Name:

Graham Lister MFA, MA (Art History)

Job Title:

PhD Research Student

Department:

Contact:

Image:

Charing X 1 (+55° 52' 3.02", -4° 16' 16.34")
Travel, consideration of time and traversing spaces

Charing X 1 (+55° 52' 3.02", -4° 16' 16.34")

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Graham Lister

The Altermodern Everyday

Supervisor: Dr Ross Birrell, Ross Sinclair

My Practice-Led Research focuses on developing a new way of understanding the contemporary everyday through the lens of the emerging concept of altermodernism.

Conceived in its socio-economic context by Michel Hardt and Antonio Negri (Empire, 2000 and Commonwealth, 2009), and also utilised in the work of Nicolas Bourriaud (Relational Aesthetics, 1998/2001, Postproduction, 2001 and Altermodern, 2009) the term altermodern describes an era related to both modernist hierarchies and anti-modernist critiques of Eurocentric organisation, but extending beyond existing boundaries of power relations and resistance. Altermodernism designates a period which embraces the dynamic and creative possibilities supposedly inherent in a contemporary society built upon interconnecting lines of communication.

This research project combines an existing understanding of place and space within the everyday, as discussed by Henri Lefebvre (The Critique of Everyday Life, 1961) and Michel de Certeau (The Practice of Everyday Life, 1984), with material which considers the changing nature of the physicality of existence in an increasingly information-centric era.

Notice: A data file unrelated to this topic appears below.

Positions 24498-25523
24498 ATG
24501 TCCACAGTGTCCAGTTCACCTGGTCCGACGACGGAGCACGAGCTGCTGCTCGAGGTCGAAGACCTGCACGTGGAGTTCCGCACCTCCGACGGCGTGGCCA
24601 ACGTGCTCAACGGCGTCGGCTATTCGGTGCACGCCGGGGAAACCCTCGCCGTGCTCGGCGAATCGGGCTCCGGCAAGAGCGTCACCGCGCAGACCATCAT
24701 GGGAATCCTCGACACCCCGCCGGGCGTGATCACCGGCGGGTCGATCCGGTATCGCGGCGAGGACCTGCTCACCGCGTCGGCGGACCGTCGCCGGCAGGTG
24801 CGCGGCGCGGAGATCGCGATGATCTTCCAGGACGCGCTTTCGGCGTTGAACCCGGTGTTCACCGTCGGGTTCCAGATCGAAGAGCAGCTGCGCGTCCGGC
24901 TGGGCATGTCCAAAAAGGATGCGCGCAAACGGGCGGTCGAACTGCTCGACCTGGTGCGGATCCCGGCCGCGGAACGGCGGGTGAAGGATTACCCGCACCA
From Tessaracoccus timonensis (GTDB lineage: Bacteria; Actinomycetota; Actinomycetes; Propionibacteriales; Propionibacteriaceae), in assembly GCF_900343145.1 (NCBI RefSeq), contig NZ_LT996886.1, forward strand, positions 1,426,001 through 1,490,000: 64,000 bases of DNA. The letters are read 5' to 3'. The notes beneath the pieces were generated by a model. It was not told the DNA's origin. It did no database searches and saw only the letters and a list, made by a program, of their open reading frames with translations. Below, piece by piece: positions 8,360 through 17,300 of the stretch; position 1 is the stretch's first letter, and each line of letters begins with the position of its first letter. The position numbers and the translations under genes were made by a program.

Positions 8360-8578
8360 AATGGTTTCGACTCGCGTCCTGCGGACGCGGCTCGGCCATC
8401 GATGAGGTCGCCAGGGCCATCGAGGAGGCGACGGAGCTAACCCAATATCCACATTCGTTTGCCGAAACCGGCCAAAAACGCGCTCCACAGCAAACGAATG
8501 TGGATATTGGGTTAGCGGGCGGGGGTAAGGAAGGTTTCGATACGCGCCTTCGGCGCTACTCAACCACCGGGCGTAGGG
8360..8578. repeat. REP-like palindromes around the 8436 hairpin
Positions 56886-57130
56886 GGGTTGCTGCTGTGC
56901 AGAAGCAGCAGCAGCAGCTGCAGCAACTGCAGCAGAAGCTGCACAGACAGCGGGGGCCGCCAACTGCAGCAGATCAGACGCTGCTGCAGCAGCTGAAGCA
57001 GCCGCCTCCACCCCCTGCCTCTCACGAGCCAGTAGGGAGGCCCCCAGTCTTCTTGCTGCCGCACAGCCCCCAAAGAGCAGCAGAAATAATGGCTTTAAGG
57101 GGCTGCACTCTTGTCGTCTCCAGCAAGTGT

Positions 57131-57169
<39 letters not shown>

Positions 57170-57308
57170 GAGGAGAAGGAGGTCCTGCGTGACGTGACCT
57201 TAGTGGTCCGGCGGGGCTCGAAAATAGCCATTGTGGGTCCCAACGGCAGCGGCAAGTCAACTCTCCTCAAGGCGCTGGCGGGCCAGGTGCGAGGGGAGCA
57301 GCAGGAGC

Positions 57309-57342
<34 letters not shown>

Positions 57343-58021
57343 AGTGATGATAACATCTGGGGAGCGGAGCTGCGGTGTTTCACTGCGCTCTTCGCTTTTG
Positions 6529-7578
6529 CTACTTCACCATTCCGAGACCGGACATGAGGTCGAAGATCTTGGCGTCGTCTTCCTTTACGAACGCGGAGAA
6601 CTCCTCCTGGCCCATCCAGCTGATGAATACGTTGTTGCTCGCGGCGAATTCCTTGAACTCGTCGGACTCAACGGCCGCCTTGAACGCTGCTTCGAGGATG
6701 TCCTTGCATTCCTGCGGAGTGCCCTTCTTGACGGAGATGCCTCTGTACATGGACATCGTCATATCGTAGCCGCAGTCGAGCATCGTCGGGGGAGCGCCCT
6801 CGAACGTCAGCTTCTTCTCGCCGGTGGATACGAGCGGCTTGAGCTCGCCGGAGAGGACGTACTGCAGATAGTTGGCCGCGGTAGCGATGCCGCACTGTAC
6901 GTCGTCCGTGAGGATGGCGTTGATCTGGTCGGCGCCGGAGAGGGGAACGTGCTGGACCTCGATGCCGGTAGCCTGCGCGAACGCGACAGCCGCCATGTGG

By using Bourriaud’s thinking regarding the artist as homo viator, and the possibilities of instantaneous travel through constellations of interconnected nodes, an improved understanding of the contemporary everyday and our changing engagement with the momentary present can be reached. The work of Leo Charney (Empty Moments: Cinema, Modernity and Drift, 1998), offers the starting point for an initial body of work relating to the act of recording a journey along former U.S Highway, Route 66.

Early works are made up of multiple views and meditations on spaces. The combination of painted articulations, photographs and screen captures from the now ubiquitous Google Street View mapping software, creates an oscillation between the idea of physical travel, the consideration of a moment in time, and the notion of virtually traversing spaces.